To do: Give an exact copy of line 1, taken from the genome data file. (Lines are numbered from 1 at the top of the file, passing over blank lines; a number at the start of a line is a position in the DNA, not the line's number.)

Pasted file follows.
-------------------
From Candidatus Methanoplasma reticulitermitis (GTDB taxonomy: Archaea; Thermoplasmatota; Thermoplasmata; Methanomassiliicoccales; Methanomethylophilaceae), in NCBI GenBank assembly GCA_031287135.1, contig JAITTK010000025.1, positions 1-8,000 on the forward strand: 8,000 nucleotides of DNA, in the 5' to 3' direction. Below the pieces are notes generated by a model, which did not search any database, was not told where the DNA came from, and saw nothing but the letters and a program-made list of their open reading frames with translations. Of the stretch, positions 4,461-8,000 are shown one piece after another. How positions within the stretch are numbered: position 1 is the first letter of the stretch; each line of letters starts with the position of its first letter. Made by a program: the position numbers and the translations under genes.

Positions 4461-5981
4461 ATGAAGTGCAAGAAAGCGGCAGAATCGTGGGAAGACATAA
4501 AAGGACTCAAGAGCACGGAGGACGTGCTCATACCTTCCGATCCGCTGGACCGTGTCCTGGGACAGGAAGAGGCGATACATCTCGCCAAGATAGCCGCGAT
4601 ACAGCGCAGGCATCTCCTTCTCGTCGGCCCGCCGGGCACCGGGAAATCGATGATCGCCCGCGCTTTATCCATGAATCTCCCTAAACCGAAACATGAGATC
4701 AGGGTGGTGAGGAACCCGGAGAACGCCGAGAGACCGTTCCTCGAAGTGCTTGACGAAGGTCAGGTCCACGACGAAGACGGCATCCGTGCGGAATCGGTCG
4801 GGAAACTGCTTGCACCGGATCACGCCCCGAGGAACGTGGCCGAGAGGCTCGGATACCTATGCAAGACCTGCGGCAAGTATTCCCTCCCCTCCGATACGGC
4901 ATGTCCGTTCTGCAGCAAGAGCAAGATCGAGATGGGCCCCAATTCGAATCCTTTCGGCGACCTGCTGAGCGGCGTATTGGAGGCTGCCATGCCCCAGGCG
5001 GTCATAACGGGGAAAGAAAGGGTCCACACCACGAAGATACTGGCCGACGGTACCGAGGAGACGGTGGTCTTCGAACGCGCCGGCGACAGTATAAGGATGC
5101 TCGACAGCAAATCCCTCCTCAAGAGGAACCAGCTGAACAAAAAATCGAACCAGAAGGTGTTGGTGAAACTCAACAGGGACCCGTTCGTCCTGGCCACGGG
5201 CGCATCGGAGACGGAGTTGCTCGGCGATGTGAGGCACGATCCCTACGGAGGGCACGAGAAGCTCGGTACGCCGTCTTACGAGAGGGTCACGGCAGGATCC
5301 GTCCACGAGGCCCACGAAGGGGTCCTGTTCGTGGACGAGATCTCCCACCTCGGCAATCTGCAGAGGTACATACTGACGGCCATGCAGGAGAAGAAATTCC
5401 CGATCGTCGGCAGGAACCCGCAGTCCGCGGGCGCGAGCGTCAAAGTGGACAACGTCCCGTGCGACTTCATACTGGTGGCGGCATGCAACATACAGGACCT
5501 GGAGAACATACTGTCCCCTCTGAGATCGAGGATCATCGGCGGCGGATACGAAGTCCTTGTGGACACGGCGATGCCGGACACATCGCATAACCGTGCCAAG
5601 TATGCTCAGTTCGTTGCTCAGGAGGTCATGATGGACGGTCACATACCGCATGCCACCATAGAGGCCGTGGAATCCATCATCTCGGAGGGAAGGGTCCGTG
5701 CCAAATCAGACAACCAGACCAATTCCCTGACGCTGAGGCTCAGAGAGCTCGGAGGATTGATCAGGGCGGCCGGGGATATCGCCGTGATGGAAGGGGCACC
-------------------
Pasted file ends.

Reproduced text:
From Candidatus Methanoplasma reticulitermitis (GTDB taxonomy: Archaea; Thermoplasmatota; Thermoplasmata; Methanomassiliicoccales; Methanomethylophilaceae), in NCBI GenBank assembly GCA_031287135.1, contig JAITTK010000025.1, positions 1-8,000 on the forward strand: 8,000 nucleotides of DNA, in the 5' to 3' direction. Below the pieces are notes generated by a model, which did not search any database, was not told where the DNA came from, and saw nothing but the letters and a program-made list of their open reading frames with translations. Of the stretch, positions 4,461-8,000 are shown one piece after another. How positions within the stretch are numbered: position 1 is the first letter of the stretch; each line of letters starts with the position of its first letter. Made by a program: the position numbers and the translations under genes.